Reduce stress by delegating effectively..
Business organizations and teams exist for one reason only: to do jobs that are too large, too complex or too fast-changing for any one individual to do on his or her own.
So why do so many managers within these organizations still try to do everything themselves?
Assigning work to others is an integral part of getting things done efficiently, however many people feel uncomfortable with delegating.
Do you ever say things like these to yourself?
"I'll do the best job here, so I'll do it myself."
"He'll resent being asked, thinking I should do the work myself."
"It's a boring job, so I'll 'lead by example' and do it myself."
"It'll be quicker if I do the job myself."
These are all common reactions to thinking about delegation. However, when you don't delegate you risk ending up with too much work, not enough time, and lots of undue stress. The belief that you can do it better and faster with fewer mistakes leads to a vicious cycle of too little time and too much to do.
But on the other hand, when you delegate, you risk not having the job done properly.
So where do you instinctively find the balance? Do you choose not to delegate, and end up stressed-out and exhausted, or do you delegate, and risk errors and some frustration as a way of getting out of the not-enough-time-to do-anything-properly slump?
Take this short quiz to explore how well you currently delegate. Your answers will show you if you need to improve. If you do, we'll direct you to some great resources that will help you.
Use the online test below, and click the 'Calculate my total' button at the foot of the test.
For each statement, click the button in the column that best describes you. Please answer questions as you actually are (rather than how you think you should be), and don't worry if some questions seem to score in the 'wrong direction'. When you are finished, please click the 'Calculate My Total' button at the bottom of the test.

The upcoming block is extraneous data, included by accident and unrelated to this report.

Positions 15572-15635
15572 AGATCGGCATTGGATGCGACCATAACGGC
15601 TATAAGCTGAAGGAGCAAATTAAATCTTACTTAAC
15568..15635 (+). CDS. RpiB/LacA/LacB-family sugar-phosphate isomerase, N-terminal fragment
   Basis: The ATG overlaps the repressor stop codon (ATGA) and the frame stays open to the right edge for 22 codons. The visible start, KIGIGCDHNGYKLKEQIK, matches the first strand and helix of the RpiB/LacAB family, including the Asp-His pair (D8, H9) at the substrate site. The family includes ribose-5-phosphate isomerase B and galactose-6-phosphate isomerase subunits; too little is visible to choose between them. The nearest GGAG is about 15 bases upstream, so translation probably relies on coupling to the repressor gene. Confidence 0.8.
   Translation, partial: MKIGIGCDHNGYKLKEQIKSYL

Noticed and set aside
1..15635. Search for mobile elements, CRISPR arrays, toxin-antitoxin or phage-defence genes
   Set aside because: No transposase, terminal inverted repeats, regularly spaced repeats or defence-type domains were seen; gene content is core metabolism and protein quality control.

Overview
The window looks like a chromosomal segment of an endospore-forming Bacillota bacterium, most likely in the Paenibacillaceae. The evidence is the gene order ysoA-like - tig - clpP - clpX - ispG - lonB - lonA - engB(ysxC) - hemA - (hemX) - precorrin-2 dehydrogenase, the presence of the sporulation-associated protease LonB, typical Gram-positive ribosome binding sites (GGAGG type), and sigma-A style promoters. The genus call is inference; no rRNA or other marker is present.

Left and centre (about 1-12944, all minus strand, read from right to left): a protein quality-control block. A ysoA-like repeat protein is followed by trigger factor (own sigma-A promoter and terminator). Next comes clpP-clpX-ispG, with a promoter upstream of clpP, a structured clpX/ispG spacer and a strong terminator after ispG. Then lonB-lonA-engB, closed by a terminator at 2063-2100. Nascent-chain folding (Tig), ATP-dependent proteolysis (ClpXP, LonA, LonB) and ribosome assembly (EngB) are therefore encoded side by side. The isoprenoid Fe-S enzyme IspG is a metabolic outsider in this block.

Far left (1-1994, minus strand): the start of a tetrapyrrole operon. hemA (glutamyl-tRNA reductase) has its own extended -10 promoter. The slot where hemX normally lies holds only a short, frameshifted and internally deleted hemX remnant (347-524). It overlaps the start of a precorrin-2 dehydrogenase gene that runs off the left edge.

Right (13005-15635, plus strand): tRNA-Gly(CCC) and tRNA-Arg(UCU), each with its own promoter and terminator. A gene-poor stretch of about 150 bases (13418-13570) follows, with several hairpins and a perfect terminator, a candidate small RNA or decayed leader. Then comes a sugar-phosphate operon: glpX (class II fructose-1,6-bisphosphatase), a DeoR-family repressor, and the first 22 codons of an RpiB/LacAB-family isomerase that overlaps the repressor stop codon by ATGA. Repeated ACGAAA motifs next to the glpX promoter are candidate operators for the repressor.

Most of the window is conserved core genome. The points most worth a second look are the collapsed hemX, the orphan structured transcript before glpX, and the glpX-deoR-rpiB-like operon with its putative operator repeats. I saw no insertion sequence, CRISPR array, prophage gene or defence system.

You last completed this quiz on , at .
12 Statements to Answer
|Not at All||Rarely||Sometimes||Often||Very Often|
|1 I make a point of explaining clearly what needs to be done.|
|2 I delegate things at the last minute.|
|3 I delegate larger projects to teams of people, giving them appropriate responsibility and clearly defining their authority for decision-making.|
|4 I provide directions at the start of the project and wait for expected results at the agreed end-point.|
|5 If a task is directly related to my own objectives and priorities, I choose not to delegate it.|
|6 I talk openly about consequences of missing deadlines and expectations.|
|7 I delegate to anyone in the organization I figure could do the work.|
|8 I use delegation as a mean of developing others' skills.|
|9 I delegate work that is critical to the success of a project.|
|10 I expect delegates to come to me with solutions to problems they encounter, instead of simply asking for more instructions.|
|11 I delegate work that is confidential and sensitive in nature as well as other work.|
|12 I consider how important employee involvement and buy-in are to the projects and tasks that I delegate.|
Your delegation skills need work. You delegate as a last resort, rather than as a useful tool for improving your staff's skills and getting work done efficiently. Look at the resources below to develop a successful delegation plan.
|28-43||You're making progress. You understand the principles of delegating. However, you like to occasionally cut corners and follow the easy path. Be more proactive in your delegation strategy, and remember how important it is to involve staff and provide them with enough time and support to succeed. The resources below can help you improve your delegation skills and your confidence.|